The role of concentration in recall
Allender, Laurel Elaine
Watkins, Michael J.
Master of Arts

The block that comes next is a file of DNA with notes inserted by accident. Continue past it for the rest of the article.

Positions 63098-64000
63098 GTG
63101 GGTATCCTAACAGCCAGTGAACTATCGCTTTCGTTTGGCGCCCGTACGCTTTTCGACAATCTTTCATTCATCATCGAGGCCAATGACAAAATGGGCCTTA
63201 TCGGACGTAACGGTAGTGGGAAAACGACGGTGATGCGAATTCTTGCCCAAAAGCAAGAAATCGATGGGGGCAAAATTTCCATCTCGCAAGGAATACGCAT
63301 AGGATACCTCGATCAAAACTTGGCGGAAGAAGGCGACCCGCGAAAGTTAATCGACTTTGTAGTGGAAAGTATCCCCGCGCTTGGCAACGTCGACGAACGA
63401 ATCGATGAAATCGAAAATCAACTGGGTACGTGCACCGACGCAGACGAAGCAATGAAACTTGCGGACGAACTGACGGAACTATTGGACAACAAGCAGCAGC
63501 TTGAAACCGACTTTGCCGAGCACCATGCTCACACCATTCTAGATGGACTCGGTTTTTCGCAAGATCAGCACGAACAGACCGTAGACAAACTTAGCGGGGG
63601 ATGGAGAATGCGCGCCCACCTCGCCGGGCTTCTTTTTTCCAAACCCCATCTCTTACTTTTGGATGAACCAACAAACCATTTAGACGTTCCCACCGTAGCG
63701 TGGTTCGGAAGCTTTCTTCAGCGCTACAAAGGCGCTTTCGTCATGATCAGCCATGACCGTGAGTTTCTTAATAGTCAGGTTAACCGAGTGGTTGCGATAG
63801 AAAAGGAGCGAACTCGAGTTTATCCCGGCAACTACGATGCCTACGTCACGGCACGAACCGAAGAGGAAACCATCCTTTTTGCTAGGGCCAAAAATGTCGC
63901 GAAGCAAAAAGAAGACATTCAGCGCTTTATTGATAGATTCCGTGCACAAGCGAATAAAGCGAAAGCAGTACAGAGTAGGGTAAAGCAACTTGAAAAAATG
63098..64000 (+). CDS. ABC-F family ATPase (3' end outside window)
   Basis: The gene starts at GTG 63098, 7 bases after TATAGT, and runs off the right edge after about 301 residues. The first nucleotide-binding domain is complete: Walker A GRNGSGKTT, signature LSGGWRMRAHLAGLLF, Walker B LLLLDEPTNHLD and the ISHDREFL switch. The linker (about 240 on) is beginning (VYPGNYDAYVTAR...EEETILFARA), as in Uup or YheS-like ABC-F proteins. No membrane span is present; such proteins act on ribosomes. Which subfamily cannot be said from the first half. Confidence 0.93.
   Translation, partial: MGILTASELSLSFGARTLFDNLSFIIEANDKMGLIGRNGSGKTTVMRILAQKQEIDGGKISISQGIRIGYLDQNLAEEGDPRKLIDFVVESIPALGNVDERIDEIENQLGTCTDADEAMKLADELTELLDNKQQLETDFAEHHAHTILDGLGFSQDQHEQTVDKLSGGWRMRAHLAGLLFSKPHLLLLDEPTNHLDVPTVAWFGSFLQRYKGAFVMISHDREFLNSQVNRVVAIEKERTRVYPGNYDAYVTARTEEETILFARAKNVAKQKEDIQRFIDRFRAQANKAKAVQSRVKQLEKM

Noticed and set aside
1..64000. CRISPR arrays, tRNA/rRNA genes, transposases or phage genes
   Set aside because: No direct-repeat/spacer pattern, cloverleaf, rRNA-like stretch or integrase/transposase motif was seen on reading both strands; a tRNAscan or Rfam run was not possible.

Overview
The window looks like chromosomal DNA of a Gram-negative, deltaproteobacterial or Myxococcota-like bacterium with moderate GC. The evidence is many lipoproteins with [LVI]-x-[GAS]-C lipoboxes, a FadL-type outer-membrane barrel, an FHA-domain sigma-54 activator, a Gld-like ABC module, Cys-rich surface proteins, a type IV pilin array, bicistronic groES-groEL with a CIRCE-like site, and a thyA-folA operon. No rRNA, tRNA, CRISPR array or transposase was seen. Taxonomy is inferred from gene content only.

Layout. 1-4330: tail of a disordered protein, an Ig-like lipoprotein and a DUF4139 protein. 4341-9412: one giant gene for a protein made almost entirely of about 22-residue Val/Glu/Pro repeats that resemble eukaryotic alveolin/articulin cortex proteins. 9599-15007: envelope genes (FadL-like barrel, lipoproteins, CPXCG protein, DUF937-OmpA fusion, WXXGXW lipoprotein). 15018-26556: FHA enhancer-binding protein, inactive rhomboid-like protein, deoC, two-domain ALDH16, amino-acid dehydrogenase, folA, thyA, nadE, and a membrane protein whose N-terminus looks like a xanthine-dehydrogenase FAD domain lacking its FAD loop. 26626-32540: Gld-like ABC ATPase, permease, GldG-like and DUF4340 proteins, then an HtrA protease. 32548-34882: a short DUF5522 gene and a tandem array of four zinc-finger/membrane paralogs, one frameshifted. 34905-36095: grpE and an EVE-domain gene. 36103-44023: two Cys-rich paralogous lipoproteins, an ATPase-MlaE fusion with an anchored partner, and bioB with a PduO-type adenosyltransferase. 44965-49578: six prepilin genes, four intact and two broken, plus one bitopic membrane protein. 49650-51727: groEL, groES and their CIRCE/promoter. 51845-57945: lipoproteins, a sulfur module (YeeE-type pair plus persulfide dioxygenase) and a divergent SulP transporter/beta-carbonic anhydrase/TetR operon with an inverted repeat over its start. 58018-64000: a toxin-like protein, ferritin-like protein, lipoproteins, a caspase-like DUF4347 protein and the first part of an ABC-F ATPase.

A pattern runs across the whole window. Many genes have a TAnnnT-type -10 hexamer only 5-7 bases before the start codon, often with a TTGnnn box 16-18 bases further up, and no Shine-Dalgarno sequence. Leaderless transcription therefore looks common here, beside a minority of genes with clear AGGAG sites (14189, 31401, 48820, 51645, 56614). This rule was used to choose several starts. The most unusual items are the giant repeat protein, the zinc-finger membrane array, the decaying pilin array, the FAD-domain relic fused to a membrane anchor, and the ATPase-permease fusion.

Although concentration seems intuitively important for recall, it is a curious fact that the scientific study of this relation has been just about totally neglected. Reported here are four experiments designed as a beginning towards remedying this neglect. Experiment 1 showed that solving arithmetic problems intermittently during the recall interval lowered recall performance, but only to the extent that would be obtained if the time spent solving problems were simply not available for recall. The results of Experiment 2 indicated that two sets of items can be recalled only about half as efficiently as one. Experiments 3 and 4 showed that a card sorting task known to impair recall when performed during study also impairs recall when performed during recall, though not to as great an extent. In addition, Experiment 3 showed recall of words studied under two different orienting tasks to be comparably impaired by the card sorting task.